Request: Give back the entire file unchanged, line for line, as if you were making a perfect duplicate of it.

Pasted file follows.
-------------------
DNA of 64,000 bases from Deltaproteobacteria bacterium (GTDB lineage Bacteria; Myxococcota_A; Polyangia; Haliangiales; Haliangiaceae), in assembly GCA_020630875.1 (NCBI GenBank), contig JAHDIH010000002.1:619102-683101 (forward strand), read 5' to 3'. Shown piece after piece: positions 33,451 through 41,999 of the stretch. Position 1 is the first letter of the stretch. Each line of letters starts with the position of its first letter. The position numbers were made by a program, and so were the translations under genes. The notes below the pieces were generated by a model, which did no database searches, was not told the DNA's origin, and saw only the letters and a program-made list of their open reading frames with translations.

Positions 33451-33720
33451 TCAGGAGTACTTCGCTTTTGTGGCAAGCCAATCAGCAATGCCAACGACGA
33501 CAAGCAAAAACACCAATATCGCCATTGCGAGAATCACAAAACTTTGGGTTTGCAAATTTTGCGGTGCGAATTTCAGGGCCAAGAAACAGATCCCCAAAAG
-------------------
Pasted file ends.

DNA of 64,000 bases from Deltaproteobacteria bacterium (GTDB lineage Bacteria; Myxococcota_A; Polyangia; Haliangiales; Haliangiaceae), in assembly GCA_020630875.1 (NCBI GenBank), contig JAHDIH010000002.1:619102-683101 (forward strand), read 5' to 3'. Shown piece after piece: positions 33,451 through 41,999 of the stretch. Position 1 is the first letter of the stretch. Each line of letters starts with the position of its first letter. The position numbers were made by a program, and so were the translations under genes. The notes below the pieces were generated by a model, which did no database searches, was not told the DNA's origin, and saw only the letters and a program-made list of their open reading frames with translations.

Positions 33451-33720
33451 TCAGGAGTACTTCGCTTTTGTGGCAAGCCAATCAGCAATGCCAACGACGA
33501 CAAGCAAAAACACCAATATCGCCATTGCGAGAATCACAAAACTTTGGGTTTGCAAATTTTGCGGTGCGAATTTCAGGGCCAAGAAACAGATCCCCAAAAG